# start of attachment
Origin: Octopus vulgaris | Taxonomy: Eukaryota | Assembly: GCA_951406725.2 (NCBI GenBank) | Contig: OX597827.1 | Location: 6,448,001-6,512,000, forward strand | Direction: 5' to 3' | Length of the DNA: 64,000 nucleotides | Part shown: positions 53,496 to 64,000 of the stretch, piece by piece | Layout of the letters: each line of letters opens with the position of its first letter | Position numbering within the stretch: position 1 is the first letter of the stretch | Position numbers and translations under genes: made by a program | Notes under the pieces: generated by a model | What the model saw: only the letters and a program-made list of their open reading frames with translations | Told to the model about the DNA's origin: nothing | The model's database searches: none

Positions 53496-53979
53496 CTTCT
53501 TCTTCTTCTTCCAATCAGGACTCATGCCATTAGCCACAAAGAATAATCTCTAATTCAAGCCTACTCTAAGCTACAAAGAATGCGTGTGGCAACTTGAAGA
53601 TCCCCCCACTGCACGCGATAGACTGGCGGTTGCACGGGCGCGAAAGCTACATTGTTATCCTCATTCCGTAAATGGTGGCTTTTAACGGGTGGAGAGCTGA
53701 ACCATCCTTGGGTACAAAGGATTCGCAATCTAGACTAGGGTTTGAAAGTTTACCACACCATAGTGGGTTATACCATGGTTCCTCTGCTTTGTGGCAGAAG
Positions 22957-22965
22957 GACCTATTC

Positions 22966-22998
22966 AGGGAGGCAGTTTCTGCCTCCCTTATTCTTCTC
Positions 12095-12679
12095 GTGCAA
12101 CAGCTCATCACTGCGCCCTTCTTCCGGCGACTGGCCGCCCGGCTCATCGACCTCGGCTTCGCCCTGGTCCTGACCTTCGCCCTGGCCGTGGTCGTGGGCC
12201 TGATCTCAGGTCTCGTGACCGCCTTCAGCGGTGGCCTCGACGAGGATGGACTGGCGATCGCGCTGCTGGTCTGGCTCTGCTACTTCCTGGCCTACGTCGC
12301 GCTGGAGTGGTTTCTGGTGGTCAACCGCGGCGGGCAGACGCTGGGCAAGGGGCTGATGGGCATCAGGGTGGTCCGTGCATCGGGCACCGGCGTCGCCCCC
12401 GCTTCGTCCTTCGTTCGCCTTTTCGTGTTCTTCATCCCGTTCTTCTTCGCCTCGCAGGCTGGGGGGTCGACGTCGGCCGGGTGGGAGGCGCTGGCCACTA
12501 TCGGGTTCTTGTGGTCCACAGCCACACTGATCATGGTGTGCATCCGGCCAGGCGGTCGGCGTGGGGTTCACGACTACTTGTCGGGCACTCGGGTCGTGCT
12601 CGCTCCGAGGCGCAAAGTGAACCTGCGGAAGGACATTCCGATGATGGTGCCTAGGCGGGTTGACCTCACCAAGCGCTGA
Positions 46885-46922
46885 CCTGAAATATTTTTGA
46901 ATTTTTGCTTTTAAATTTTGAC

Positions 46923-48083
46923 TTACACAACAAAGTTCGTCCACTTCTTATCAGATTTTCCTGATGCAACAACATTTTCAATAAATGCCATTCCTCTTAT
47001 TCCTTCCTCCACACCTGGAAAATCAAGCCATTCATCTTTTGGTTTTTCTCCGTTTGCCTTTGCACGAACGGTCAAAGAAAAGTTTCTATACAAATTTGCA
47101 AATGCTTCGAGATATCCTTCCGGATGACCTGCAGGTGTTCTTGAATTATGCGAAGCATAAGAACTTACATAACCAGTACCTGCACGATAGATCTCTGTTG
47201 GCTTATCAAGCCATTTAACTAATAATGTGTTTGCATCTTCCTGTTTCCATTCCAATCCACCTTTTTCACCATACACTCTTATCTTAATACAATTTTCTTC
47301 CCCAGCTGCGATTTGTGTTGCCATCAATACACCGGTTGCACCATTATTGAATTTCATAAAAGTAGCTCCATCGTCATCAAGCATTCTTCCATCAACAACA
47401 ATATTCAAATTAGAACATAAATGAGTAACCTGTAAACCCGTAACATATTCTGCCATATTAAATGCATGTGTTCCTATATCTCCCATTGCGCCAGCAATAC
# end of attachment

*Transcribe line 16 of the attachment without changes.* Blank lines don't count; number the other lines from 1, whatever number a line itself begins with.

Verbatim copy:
12401 GCTTCGTCCTTCGTTCGCCTTTTCGTGTTCTTCATCCCGTTCTTCTTCGCCTCGCAGGCTGGGGGGTCGACGTCGGCCGGGTGGGAGGCGCTGGCCACTA